Highway funding languishes while other matters distract Congress
An important item for Western Colorado is coming up in Congress, and it’s in danger of being lost in things like the president’s latest budget request.
Neither the president nor congressional Democrats intend to allow a vote on his budget because of its obvious pandering to his core voting bloc at the expense of the nation. Democratic senators would have to vote against it, just like they were forced to vote on the budget suggested by the president in May 2011. It failed 97-0.
It’s all just political posturing while important and expensive bills like the American Energy and Infrastructure Jobs Act of 2012 are overlooked.
If there’s something that’s important to Western states, especially areas like western Colorado, its roads and their funding. How the federal government went from building roads at least tenuously related to regulating interstate commerce, to now having its fingers in every curb and gutter project across the country, is the story of another rabbit punch to the Constitution we must save for another discussion.
The regrettable fact is, for some time the feds have been transporting money from state taxpayers to the Potomac and sending them back to fund highway construction festooned with all sorts of requirements to receive the funds.
For example, it was constant pressure from the federal government to lower the presumptive level for driving under the influence of alcohol that forced Colorado to reduce its legal blood alcohol level from 0.1 to 0.08. There is also periodic pressure to coerce states, like Colorado, into adopting mandatory helmet laws for motorcycles by using the same tactics of approving or denying highway grants.
These bills are traditionally Christmas trees of earmarks and boondoggles for individual legislator’s districts, but this latest bill is somewhat different. At more than $260 billion and 846 pages long, it seems practically a pamphlet and walking around money in the upside-down world of Washington, where borrowing money to fund nonproductive projects to buy votes somehow is now referred to as “growing the economy.”
But this bill has some features that conservatives can and should support. According to the Washington Examiner, it contains no earmarks, does away with requiring the states to spend 10 percent of their federal transportation funds on bike lanes and so forth, mandates approval of the Keystone XL pipeline and stops draining off gas tax revenues to mass transit. It also pays for this with increased energy royalties through opening up more places to explore for oil and gas.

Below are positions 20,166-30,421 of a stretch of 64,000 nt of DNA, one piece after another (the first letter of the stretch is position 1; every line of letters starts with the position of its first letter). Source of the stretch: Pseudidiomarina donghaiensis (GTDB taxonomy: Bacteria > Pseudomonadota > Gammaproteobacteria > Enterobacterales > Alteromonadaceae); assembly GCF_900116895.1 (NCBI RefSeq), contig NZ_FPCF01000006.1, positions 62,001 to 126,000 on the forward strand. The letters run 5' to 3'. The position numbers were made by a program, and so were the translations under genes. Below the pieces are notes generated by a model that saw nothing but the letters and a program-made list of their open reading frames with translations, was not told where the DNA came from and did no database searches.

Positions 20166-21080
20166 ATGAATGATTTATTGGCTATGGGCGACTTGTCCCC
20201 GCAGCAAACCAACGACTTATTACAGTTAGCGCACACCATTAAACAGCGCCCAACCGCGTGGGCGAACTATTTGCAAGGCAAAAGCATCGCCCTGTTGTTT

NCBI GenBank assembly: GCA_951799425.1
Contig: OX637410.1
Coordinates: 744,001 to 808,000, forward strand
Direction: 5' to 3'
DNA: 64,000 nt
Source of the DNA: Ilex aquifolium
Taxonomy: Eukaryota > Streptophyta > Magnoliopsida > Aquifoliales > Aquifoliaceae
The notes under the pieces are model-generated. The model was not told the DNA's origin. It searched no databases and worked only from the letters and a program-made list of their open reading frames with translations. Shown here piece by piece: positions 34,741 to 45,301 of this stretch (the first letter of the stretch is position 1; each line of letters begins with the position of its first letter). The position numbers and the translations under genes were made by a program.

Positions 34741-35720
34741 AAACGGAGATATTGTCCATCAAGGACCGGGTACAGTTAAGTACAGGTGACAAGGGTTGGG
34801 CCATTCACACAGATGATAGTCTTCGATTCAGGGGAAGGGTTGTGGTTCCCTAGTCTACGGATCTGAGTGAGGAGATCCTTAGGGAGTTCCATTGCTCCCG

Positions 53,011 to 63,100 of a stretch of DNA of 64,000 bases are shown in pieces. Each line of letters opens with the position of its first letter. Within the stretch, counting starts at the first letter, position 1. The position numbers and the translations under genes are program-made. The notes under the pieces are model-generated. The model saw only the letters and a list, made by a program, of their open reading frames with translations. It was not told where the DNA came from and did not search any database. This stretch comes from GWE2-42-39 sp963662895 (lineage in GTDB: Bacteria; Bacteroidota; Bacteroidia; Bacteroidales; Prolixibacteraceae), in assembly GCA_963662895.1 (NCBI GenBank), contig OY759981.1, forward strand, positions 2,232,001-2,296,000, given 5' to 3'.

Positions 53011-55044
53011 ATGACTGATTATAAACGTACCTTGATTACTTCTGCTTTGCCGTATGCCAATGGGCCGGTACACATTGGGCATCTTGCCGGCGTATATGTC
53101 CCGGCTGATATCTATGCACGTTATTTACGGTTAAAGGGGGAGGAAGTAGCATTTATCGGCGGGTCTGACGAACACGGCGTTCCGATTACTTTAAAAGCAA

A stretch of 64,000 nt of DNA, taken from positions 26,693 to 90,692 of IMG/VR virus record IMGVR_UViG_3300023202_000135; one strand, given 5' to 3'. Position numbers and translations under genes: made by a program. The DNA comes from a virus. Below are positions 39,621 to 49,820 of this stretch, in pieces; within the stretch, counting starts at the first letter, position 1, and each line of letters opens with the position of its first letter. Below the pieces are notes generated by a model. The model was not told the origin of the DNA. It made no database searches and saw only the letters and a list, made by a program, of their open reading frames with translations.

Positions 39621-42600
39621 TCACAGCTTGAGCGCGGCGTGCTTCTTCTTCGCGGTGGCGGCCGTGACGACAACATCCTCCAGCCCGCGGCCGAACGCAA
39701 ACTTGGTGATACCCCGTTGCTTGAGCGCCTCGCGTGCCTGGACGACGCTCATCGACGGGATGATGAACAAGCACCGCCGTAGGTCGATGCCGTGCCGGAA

There are also some reasons not to like the bill, such as the inequitable distribution back to the states under the highway funding formulas. Some states receive substantially more money back from the government than they paid in, while others receive less. The idea that people in Nevada should be paying for roads in Missouri that may not even be truly interstate, seems wrong.
I know, all roads eventually could lead to state boundaries and thus affect interstate commerce, but so does your driveway, and no one’s paying for that yet.
Obviously, a number of these provisions cause palpitations among Democrats, especially big-city interests that need you to fork over that gas tax you pay driving back and forth from Delta so they can fund mass transit in Chicago.
This is the crux of the problem for places like western Colorado, where distances are exponentially greater than those traveled by urban dwellers and maintaining them from the ravages of our weather is paramount.
Let’s face it; Big Blue progressives don’t like the whole idea of the mobility and freedom of the American automobile, especially as exemplified in the open spaces here in the West. Some of you have been spotted driving whatever and wherever you want, with firearms in your vehicle and sometimes a Bible on your way to church!
That’s just too much. Think about it, mass transit allows a government bureaucrat to decide where you go, when you go and what you can bring with you; a statist nirvana. Take a look at this latest highway bill. It has some ideas to support. Let the folks in Chicago buy their own buses.
Rick Wagner offers more thoughts on politics at his blog, The War on Wrong.